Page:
‘On top of a rise in the price cap earlier in the year and a subsequent surge in wholesale energy prices, Ofgem are set to add further misery from this October with a very significant hike to the cap of over £150.

‘The likely increases could not be coming at a worse time. As well as a significant rise in general inflation – driving up spending on other essentials such as food – millions of people will see a reduction in their incomes, as furlough winds down and the uplifts to Universal Credit are likely to be withdrawn. Many people will also still be using more energy working from home.

‘This toxic combination of high prices, reduced incomes and leaky, inefficient housing which uses far more energy than necessary, will lead to increases in utility debt and badly damage physical and mental health.’

Tom Marsland, policy manager for consumer affairs at disability charity Scope, said: ‘Disabled people already face higher energy costs and usage, with 800,000 households a year facing annual energy bills of £2,500. The increase in the price cap will fill many with dread at the thought of their energy bills spiralling this coming winter.

‘Introducing voluntary commitments, that energy suppliers should already be offering, or advising customers to change energy supplier is welcome but not enough.

‘Suppliers should be proactively reaching out to their disabled customers now ahead of winter to make them aware of the support available and Ofgem must look to introduce further protections for disabled people.’

Ofgem reviews and changes the price cap once every six months.

The £1,138 annual cap is calculated based on the usage of an average household. Energy suppliers are required to price below that cap, with most setting prices just a couple of pounds under.

Charities said an increase to Ofgem's energy price cap 'could not be coming at a worse time' and could leave people without money

Charities said an increase to Ofgem's energy price cap 'could not be coming at a worse time' and could leave people without money

Charities said an increase to Ofgem’s energy price cap ‘could not be coming at a worse time’ and could leave people without money  

The End Fuel Poverty Coalition said it estimates the £139 cap rise (equating to 12.2%) will result in an additional 488,000 households in fuel poverty (File photo)

The End Fuel Poverty Coalition said it estimates the £139 cap rise (equating to 12.2%) will result in an additional 488,000 households in fuel poverty (File photo)

The End Fuel Poverty Coalition said it estimates the £139 cap rise (equating to 12.2%) will result in an additional 488,000 households in fuel poverty (File photo)

The increase comes as energy deals have reached the highest cost for more than two years, according to data from Compare the Market.

The average price for one of the cheapest deals on the market is currently £996, the highest charge seen since February 2019.

Compare the Market found that 28% of families with children at home struggled to pay their bills in the past week, compared with 15% of those without children at home.

Alex Hasty, energy expert at Compare the Market, said: ‘A further increase to the energy price cap will see energy costs shoot up for millions of households.

Rewards for switching energy supplier plummet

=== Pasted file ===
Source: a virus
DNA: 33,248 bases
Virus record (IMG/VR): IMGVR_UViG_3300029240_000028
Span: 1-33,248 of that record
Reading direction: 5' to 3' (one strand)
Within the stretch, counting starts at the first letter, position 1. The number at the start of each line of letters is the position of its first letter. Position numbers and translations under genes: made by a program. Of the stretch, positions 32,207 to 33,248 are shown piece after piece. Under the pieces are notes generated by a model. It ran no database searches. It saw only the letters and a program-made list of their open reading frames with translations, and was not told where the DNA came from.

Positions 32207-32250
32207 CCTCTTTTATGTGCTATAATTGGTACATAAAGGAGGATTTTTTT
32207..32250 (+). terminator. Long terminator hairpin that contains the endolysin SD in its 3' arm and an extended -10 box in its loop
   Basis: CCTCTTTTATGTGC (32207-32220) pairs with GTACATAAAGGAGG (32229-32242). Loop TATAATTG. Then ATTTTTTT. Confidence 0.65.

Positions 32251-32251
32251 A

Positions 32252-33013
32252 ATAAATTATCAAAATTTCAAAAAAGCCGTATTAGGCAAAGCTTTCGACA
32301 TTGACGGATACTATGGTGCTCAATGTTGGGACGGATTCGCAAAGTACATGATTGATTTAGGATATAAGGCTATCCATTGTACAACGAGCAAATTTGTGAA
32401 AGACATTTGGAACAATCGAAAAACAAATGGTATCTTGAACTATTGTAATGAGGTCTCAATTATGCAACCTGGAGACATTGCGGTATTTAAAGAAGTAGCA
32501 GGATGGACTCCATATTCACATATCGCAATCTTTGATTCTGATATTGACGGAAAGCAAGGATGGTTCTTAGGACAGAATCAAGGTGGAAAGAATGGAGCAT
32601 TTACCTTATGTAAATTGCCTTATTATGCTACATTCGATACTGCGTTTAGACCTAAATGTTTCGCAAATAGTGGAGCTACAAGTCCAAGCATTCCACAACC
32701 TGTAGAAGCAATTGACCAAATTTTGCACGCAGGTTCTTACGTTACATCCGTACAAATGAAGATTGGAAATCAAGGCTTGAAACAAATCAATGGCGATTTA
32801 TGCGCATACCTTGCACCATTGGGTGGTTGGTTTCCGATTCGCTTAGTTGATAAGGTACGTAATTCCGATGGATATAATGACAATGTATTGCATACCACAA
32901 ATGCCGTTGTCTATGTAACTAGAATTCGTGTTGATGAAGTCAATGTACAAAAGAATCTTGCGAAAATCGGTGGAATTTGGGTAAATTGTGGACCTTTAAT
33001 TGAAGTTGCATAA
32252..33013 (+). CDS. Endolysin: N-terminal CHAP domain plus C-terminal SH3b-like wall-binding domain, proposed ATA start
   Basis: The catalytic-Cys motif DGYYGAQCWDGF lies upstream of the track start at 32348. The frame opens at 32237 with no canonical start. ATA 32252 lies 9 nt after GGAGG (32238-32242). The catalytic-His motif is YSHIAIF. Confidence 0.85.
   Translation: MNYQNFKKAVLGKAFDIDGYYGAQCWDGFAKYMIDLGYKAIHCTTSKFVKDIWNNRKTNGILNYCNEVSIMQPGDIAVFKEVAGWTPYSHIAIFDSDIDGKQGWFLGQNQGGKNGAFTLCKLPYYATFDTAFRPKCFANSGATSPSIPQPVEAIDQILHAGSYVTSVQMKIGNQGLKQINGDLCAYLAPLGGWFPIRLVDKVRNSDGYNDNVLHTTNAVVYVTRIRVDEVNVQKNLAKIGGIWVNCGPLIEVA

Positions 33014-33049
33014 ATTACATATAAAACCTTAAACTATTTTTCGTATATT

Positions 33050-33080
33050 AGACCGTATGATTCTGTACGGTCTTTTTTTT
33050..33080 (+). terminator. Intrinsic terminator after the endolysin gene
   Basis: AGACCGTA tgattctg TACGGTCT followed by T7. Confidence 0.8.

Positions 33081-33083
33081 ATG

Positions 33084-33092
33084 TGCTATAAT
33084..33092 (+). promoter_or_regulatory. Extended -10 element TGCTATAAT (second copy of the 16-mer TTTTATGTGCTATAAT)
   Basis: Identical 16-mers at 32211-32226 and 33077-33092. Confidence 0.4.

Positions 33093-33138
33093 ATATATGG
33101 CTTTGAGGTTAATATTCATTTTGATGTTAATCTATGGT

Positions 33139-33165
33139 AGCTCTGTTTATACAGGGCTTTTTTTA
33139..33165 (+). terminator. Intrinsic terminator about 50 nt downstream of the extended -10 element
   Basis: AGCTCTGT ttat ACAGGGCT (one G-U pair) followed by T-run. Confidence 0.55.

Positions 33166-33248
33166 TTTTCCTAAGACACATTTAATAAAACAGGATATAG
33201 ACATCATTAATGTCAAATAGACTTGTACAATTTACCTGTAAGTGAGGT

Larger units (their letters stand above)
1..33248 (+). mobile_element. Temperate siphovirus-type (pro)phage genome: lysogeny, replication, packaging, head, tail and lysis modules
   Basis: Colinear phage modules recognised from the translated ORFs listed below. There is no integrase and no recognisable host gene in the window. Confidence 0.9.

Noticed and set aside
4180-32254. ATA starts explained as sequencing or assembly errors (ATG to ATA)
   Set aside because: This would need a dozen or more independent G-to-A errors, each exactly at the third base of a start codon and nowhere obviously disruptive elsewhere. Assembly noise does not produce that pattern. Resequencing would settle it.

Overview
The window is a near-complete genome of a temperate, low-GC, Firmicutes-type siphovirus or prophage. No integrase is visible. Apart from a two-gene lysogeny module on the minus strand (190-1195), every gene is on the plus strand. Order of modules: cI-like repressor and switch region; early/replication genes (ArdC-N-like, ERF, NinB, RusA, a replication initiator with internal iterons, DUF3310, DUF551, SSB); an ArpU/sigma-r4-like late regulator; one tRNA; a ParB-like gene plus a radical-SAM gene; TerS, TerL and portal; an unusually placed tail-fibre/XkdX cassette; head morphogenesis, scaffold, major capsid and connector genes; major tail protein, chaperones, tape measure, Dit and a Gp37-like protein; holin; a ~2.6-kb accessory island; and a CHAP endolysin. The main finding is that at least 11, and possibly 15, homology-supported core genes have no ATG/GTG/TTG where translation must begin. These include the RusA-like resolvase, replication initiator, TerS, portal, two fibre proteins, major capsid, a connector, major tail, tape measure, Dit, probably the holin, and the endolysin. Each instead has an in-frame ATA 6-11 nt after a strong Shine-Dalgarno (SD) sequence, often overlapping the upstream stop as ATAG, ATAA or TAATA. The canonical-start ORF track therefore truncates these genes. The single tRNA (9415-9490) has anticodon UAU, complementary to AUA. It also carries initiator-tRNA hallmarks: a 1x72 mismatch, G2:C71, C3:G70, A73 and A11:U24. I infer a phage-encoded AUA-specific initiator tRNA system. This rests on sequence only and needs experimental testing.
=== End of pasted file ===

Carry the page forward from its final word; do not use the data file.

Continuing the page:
Households can save just a third of what they could a year ago by switching energy supplier. 

Customers who ditched expensive default or standard variable tariffs in favour of the cheapest on the market could cut their bills by £103 last month. 

It was the smallest difference in savings since 2012, energy watchdog Ofgem found.

Last year the cheapest deal cost £338 less than the average default tariff, down from £400 in 2019. 

Avro Energy’s Simple and Flow 12-month tariff was the cheapest on the market at £1,035 a year in July, according to comparison site GoCompare.

In the same month in 2020, the cheapest fixed deal was £788 with Outfox The Market.   

Experts are also seeing more fixed-rate energy deals topping the price cap. 

Karin Sode, managing director of People’s Energy, says: ‘No energy supplier can keep their tariffs low any more without them being loss-making. 

‘Energy suppliers have no choice but to have higher tariffs to cover the costs associated with buying the energy.’      

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‘While suppliers have been increasing prices across the board, it still remains significantly cheaper to switch to a competitive tariff.

‘It should act as a useful reminder that the price cap is not there to serve as protection from hefty price increases and households should be alert to price changes when they take effect.

‘There is plenty of time for those households that might be impacted to take action and save themselves from paying considerably more than they need to for their energy.’ 

The End Fuel Poverty Coalition said it estimates the £139 cap rise (equating to 12.2%) will result in an additional 488,000 households in fuel poverty.

A spokesperson for the group said: ‘This unprecedented hike in energy bills comes at the worst possible time for millions of households across the country.

‘It is difficult to put into words just how devastating this news will be for people.

‘Especially hard hit will be vulnerable customers and those on pre-pay meters who are unable to switch suppliers and will be facing a winter in abject fuel poverty.

‘Switching advice and the price cap may provide some protection from the worst excesses of the energy market, but this will be no comfort to those now facing the stark choice between heating and eating.